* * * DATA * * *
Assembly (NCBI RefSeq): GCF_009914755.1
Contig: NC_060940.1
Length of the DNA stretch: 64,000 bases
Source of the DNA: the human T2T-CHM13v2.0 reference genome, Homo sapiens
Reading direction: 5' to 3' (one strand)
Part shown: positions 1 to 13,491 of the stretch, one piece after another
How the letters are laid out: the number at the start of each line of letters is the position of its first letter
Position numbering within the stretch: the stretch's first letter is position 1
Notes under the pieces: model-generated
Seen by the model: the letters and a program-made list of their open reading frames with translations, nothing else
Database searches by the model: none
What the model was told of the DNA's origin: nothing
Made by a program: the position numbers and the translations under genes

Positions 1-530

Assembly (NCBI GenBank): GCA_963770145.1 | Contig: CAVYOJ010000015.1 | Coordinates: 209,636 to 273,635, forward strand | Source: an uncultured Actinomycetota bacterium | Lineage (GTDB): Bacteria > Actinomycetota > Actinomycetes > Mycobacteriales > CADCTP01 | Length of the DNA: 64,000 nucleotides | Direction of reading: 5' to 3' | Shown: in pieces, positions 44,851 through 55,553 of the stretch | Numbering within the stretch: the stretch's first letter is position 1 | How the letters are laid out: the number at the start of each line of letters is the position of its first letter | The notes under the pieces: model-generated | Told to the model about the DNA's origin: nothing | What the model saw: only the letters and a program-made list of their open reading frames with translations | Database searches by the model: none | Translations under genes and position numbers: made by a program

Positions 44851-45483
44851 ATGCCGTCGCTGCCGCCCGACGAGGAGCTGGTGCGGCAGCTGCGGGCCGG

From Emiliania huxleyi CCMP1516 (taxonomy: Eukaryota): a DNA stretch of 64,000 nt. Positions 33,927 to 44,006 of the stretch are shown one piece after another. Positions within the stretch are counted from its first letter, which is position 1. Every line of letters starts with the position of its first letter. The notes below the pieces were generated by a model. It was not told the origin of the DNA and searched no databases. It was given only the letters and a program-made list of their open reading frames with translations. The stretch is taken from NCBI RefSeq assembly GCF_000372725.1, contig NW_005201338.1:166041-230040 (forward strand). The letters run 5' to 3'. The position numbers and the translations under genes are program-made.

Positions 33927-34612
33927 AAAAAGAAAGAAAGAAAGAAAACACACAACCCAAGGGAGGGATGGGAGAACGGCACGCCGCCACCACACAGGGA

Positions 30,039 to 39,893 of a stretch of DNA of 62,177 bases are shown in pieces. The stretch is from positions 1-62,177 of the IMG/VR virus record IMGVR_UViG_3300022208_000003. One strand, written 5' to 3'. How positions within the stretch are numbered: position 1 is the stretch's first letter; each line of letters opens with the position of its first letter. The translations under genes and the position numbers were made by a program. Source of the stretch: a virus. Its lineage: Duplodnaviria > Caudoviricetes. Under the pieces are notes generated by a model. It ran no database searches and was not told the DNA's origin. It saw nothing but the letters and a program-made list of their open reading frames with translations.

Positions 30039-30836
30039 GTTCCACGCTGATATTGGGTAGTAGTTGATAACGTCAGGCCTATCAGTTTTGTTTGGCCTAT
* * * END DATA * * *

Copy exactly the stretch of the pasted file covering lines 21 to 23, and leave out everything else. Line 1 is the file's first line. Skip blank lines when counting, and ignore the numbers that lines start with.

Positions 30,039 to 39,893 of a stretch of DNA of 62,177 bases are shown in pieces. The stretch is from positions 1-62,177 of the IMG/VR virus record IMGVR_UViG_3300022208_000003. One strand, written 5' to 3'. How positions within the stretch are numbered: position 1 is the stretch's first letter; each line of letters opens with the position of its first letter. The translations under genes and the position numbers were made by a program. Source of the stretch: a virus. Its lineage: Duplodnaviria > Caudoviricetes. Under the pieces are notes generated by a model. It ran no database searches and was not told the DNA's origin. It saw nothing but the letters and a program-made list of their open reading frames with translations.

Positions 30039-30836
30039 GTTCCACGCTGATATTGGGTAGTAGTTGATAACGTCAGGCCTATCAGTTTTGTTTGGCCTAT